In honor of Invisible Illness Week, I'm sharing some things I've learned along my journey with Wegener's Granulomatosis. Read the last two posts here and here.   Lesson #3: realize that good health is not everything Our bodies start decaying the moment we're born. Things grow and regenerate for the first few decades - but even then, we're still starting to degenerate. And yet, we spend so much time and energy trying to relieve symptoms and increase energy and just plain feel better!  But is it really worth all that effort? I have a hard time with this. Wegener's is fatal if left untreated. And a flareup, or even a regular cold, could land me in the hospital (or worse). So it's [...Read More]

Things I’ve Learned from Chronic Illness (2)

In honor of Invisible Illness Week, I'm sharing some things I've learned along my journey with Wegener's Granulomatosis. Yesterday I shared about recognizing the body/spirit connection. Lesson #2: see opportunities, not limitations It would be so easy to compare my current life with how I lived before Wegener's. It would be easy to feel sorry for how much I can't do anymore. And I admit, I do sometimes struggle with what I'm missing. I wish I could still run and hike regularly. I wish I could be at church more often. I wish I could see my friends more frequently. I wish I could volunteer for more activities, help out more often, "be there" more consistently. Anyone who's ever been sick [...Read More]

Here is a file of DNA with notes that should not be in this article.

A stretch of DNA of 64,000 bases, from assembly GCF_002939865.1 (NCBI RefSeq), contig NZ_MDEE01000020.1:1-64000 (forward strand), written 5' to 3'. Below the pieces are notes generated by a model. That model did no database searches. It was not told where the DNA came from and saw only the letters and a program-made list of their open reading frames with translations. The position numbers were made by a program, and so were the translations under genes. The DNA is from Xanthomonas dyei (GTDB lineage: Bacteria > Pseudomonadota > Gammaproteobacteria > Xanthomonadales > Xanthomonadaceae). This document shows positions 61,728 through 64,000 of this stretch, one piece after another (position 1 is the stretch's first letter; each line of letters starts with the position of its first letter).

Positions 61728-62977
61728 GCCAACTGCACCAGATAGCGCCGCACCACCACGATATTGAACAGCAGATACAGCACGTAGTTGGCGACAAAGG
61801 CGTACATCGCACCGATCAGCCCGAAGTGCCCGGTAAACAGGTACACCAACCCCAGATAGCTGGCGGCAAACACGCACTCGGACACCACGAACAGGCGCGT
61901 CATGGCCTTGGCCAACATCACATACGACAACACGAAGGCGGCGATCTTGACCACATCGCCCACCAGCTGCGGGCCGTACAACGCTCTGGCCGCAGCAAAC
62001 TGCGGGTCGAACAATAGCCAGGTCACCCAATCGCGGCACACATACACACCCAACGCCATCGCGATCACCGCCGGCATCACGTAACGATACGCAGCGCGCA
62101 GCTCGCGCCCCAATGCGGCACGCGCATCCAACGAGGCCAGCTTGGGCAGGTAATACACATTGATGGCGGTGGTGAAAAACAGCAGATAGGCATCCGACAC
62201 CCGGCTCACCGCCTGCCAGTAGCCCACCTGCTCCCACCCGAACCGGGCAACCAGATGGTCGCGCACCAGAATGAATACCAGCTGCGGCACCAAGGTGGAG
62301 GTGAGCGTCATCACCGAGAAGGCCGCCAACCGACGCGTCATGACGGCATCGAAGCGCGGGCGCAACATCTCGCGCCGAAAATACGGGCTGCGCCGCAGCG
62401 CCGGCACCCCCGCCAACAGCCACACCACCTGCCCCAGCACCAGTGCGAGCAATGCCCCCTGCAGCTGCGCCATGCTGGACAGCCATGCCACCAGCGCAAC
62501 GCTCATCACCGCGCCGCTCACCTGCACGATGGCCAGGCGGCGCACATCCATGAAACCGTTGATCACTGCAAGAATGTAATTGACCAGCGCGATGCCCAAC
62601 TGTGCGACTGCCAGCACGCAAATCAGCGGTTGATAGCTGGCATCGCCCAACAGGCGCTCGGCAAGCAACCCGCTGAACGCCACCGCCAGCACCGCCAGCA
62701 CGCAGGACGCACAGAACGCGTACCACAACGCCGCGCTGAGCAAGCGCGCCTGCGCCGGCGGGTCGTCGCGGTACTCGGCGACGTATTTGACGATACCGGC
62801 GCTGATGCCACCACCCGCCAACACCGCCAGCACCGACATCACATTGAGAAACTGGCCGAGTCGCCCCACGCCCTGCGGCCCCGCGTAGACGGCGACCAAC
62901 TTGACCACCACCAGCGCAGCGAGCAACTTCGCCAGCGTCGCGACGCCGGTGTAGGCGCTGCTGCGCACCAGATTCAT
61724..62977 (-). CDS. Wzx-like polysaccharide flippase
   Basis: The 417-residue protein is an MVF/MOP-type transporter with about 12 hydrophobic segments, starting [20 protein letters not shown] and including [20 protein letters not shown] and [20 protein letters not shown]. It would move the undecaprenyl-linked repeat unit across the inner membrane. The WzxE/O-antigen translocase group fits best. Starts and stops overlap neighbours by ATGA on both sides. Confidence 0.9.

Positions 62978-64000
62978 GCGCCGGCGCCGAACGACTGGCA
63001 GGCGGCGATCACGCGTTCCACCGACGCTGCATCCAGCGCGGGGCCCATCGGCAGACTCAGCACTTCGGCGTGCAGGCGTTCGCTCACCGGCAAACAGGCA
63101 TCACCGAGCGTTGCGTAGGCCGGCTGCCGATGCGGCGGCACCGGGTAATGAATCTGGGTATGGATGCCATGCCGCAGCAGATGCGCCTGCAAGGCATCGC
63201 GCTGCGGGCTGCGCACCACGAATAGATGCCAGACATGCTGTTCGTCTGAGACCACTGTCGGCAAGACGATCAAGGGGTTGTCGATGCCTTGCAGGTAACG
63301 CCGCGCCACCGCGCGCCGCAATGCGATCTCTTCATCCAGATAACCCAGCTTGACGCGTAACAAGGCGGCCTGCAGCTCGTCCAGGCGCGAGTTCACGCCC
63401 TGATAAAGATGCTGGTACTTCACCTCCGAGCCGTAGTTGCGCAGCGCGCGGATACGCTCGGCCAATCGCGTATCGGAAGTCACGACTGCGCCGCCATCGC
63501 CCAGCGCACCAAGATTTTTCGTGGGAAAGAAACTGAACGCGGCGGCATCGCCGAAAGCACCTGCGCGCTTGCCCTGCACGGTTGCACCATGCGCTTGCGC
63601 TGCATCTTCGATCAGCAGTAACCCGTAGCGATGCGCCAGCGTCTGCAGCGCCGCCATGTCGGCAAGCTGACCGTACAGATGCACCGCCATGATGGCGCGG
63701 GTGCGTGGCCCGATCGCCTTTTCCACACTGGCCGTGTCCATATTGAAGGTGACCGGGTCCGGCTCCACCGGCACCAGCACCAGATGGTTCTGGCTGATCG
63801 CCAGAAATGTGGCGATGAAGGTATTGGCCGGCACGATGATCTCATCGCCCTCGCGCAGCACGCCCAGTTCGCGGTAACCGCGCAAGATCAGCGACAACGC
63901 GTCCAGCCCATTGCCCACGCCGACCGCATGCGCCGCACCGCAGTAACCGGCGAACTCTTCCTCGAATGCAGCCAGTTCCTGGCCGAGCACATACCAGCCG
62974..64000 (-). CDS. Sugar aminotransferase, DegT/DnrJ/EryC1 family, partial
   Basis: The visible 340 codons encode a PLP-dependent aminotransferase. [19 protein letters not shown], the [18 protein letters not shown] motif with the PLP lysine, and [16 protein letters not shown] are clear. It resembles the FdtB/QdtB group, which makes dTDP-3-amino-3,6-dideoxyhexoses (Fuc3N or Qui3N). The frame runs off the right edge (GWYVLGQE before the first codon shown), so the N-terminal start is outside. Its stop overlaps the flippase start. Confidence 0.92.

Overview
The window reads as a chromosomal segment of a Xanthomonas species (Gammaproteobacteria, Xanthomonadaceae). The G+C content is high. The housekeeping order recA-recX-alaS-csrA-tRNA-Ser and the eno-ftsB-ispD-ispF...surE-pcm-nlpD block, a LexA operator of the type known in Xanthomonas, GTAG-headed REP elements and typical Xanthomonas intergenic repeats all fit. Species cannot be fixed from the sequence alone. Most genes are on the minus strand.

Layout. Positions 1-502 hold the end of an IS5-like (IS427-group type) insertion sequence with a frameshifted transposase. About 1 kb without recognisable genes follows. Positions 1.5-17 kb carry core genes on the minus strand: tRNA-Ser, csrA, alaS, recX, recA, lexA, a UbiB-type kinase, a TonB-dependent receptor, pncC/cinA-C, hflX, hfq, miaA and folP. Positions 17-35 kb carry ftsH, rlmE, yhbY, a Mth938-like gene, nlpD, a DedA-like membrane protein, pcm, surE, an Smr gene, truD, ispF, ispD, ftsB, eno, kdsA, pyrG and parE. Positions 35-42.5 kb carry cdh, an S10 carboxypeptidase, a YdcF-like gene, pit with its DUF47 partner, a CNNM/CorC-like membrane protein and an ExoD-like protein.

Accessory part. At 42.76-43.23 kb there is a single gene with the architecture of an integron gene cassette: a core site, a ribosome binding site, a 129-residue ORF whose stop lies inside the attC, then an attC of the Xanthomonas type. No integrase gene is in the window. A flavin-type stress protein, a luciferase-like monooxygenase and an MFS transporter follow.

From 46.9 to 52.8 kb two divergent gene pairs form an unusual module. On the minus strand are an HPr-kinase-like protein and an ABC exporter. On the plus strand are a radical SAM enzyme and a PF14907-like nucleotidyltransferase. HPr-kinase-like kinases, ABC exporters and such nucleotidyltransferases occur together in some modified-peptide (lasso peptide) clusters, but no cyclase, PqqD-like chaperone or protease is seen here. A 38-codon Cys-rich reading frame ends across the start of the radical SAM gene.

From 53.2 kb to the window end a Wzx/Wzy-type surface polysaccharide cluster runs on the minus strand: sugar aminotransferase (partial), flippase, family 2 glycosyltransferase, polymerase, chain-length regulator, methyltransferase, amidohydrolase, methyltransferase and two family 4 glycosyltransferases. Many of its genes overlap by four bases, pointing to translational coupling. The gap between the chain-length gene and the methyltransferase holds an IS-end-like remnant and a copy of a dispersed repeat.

Things I’ve Learned from Chronic Illness (1)

Today kicks off the start of Invisible Illness Week. It's not something you want to celebrate... but for some of us, it's an opportunity to share how we deal with chronic "invisible" illness, and help raise awareness for the diseases we fight every single day. It's called invisible, because to the average bystander, everything looks fairly normal. I'm not in a wheelchair. I'm not hooked up to oxygen or an IV bag. I don't have any major skin problems or injured limbs. But I do have a chronic illness called Wegener's Granulomatosis. {Read more about my illness here.} And this week I'd like to share with you some of the things I've learned along my journey with Wegener's. Things that are [...Read More]

My ‘Invisible’ Illness

I discovered this morning that last week (Sept 11-18) was designated Invisible Illness Week. For people like me, who suffer from chronic illness but often hear the words "you look so normal." Or something like them. I have an "invisible illness." It is actually quite visible to my doctors, in the blood tests and other labs I regularly have to get. It is usually visible to those who know me well. But to the random stranger in Walmart, the new family at church, or the friend of a friend I meet at a cookout, it remains invisible. [...Read More]

Taking a Deep Breath {FMF}

Time for another Five Minute Friday. This week it's about ... Deep Breath Thinking about breathing reminds me of time not too long ago when breathing was a rather difficult thing for me. From December 2007 through October 2009, the times when I could breathe freely and fully were rare and sporadic. I had at least six surgeries during those 23 months to enlarge my airway... At first the doctors didn't even know what was wrong with me. I tried specialist after specialist, medication after medication, and nothing helped. I couldn't breathe. Simply getting out of bed in the morning made me huff and puff for air. Making the bed and showering was like running a marathon. Playing the piano was [...Read More]